Homemade beauty elixirs can be great for your skin, as long as you follow these important guidelines
Hannah, a 24-year-old self-described "beauty obsessive," loves scrolling through Pinterest and Instagram for beauty hacks. She's tried dozens of them at home with no problem. So when a friend invited her to a DIY beauty party she was all over it. An excuse to spend a fun evening with her friends and come home with a few all-natural lotions, balms, and bath bombs seemed like a no-brainer. What she didn't expect to come home with, however, was a skin infection. (Psst...We found The Best DIY Beauty Tricks.)
"My favorite thing was a face mask because it smelled like coconut and lemon, and it made my skin feel so soft, not to mention it was all natural so I felt like it was better for me than the store-bought stuff," she says. At first, the product seemed to work just fine, but after using it for a couple weeks, one morning Hannah woke up expecting smooth, soft skin and was instead greeted by a painful red rash.
"I freaked and called my doctor," she says. A quick check-up showed that she had a bacterial infection along with an allergic reaction. The allergy caused tiny cracks in her skin which allowed bacteria to enter causing an infection. Her doctor said her homemade face cream was the most likely cause. See, while many people think preservatives are a bad thing, they do serve an important purpose—to keep bacteria from growing.
This is particularly a problem with food-based products, like the one Hannah made at the party, as they provide the perfect breeding ground for bugs. (As long as you're careful, lemon makes a great addition to DIY products for glowing skin.) Worse, if you store a product like this in a pot and then dip your fingers into it, you add more bacteria from your hands. Store in a warm, wet bathroom and you have bacteria central.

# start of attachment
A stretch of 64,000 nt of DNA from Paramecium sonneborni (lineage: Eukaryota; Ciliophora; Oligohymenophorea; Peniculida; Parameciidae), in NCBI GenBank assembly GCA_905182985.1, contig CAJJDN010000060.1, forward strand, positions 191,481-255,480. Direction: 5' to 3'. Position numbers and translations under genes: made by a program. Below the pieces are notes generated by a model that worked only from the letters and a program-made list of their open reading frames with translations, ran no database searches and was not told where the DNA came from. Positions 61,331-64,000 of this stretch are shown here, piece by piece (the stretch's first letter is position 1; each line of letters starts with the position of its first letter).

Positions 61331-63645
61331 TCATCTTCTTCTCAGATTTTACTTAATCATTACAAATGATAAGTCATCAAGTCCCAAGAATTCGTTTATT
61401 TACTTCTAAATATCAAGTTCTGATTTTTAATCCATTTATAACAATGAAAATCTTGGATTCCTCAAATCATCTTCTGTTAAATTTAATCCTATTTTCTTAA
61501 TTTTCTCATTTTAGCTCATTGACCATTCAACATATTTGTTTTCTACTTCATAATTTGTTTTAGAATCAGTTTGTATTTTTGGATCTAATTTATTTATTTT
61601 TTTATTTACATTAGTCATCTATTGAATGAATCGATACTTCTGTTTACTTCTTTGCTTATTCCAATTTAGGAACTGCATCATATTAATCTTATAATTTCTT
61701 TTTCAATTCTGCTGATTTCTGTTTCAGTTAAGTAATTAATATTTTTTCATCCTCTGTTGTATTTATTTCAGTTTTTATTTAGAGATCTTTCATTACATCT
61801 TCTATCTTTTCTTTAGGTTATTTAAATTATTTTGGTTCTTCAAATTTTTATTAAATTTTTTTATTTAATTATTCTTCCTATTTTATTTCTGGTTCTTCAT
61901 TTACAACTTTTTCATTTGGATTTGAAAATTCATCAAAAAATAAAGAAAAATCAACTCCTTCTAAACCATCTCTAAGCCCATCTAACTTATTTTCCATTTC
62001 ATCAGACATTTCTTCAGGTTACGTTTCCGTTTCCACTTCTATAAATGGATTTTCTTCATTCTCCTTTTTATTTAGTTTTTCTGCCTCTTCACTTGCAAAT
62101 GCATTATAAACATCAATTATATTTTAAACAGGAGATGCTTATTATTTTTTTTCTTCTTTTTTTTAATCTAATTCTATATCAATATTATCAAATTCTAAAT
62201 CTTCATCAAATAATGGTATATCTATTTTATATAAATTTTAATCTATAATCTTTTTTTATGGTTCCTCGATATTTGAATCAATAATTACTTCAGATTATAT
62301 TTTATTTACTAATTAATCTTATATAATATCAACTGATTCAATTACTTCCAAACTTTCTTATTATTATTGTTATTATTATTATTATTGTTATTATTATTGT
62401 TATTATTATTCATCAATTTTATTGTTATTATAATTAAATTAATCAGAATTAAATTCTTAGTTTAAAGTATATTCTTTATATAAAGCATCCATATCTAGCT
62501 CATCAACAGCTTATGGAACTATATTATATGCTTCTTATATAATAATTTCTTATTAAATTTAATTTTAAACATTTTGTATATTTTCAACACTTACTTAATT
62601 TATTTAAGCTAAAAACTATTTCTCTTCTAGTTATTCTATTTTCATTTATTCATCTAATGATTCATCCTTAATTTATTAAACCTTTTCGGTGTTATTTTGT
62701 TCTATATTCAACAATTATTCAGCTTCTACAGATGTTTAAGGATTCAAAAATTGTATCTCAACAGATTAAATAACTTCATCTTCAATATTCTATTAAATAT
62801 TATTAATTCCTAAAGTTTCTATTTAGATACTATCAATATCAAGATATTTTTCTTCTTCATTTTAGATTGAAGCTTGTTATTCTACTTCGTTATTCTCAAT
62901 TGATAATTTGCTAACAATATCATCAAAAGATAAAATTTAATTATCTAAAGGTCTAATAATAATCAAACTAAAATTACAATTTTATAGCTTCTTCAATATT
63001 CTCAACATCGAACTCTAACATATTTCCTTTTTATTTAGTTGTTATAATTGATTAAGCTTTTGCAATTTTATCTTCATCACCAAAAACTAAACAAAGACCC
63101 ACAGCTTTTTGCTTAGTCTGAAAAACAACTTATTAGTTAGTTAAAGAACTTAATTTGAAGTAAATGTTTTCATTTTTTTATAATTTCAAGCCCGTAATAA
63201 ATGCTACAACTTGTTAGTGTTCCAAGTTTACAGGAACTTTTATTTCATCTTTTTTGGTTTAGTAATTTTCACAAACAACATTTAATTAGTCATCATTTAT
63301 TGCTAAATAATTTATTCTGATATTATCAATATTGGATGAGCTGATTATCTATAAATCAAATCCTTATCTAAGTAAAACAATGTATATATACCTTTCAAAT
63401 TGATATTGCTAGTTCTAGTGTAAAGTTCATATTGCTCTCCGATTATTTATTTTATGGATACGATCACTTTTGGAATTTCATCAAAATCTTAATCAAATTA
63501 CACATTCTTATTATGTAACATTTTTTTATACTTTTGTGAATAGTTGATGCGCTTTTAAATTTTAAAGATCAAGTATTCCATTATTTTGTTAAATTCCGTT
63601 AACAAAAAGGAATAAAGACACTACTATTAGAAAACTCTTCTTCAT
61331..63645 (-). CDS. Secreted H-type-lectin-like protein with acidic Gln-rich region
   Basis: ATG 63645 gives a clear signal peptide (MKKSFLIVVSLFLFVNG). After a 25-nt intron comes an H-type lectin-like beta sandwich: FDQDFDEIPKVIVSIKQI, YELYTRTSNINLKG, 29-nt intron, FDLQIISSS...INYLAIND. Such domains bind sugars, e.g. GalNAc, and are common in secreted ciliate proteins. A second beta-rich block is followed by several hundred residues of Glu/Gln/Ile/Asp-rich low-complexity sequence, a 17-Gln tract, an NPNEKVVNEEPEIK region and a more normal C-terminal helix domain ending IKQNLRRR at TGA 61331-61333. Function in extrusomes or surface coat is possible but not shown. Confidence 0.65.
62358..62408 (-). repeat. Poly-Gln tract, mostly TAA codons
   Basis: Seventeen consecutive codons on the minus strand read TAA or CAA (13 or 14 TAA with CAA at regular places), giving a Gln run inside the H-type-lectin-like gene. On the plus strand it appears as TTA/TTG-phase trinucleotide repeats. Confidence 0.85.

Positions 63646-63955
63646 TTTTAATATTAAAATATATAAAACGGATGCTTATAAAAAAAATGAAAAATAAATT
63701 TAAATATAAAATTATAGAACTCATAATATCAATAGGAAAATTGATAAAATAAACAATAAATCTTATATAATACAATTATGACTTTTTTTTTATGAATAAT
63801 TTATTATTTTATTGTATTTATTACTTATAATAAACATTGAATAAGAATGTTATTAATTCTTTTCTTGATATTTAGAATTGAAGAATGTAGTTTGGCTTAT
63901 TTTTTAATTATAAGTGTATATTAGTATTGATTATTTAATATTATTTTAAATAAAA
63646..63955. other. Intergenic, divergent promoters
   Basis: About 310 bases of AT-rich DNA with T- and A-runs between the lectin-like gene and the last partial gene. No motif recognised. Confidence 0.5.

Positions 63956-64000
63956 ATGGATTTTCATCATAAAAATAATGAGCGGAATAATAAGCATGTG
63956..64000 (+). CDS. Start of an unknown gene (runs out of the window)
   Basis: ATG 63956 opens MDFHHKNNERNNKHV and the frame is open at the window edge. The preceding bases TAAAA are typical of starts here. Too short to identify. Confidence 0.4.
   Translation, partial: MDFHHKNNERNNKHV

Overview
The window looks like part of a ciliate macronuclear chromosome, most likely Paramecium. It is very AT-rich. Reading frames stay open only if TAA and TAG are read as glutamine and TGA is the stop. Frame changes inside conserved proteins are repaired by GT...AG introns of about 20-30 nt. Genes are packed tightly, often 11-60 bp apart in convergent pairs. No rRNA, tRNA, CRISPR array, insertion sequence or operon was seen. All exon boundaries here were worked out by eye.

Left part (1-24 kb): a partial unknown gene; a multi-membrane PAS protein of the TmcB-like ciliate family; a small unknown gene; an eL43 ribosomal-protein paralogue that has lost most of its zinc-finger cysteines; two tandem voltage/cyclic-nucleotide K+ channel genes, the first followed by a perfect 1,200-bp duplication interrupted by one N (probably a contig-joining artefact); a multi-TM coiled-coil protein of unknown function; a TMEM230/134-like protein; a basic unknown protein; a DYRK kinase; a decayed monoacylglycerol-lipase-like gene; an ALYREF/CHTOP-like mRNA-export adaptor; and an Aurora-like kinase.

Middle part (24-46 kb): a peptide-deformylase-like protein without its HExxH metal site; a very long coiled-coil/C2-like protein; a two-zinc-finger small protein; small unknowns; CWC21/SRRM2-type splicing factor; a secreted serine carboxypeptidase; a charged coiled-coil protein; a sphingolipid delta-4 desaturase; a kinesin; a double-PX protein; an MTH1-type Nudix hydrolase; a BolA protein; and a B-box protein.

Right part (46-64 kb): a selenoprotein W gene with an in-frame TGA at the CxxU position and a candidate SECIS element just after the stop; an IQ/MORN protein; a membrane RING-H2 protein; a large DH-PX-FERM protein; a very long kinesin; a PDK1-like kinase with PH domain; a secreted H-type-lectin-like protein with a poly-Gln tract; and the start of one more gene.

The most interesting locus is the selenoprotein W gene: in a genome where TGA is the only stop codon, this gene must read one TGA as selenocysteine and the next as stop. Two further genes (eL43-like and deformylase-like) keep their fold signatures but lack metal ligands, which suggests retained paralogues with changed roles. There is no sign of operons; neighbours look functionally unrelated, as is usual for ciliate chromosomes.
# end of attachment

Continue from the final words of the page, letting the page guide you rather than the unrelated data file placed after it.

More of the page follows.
Just because something is natural doesn't automatically mean it's safe; this issue is a lot more common than you'd think says Marina Peredo, M.D., a New York-based dermatologist. "The number one allergy-causing agent in cosmetics is fragrance," she says, and natural scents from plant extracts can be just as problematic as artificial scents.
The base used to make skin care products is another source of skin woes. Olive oil, vitamin E, coconut oil, and beeswax—some of the most commonly used ingredients in DIY cosmetics—are also some of the most prevalent allergens and irritants, explains Peredo. What's more, it's possible that your skin reacts fine to these products at first, but that doesn't stop you from developing an intolerance to them over time.
None of this means that you need to unfollow your favorite DIY beauty YouTuber, but it does remind you that you should be taking the same precautions with natural products as you do with any others, says Peredo. A few simple tips can keep you safe, happy, and smelling of coconut-lemon.
- Make sure you always wash your hands with soap before applying anything to your face with your fingers
- Use a small, disposable spatula to get the product out of the jar to avoid contamination
- Consider storing your product in the refrigerator
- Toss anything that's been sitting out for more than a month or smells rancid
- Of course, if you start to feel a burning or itching sensation or see a rash, stop using the product immediately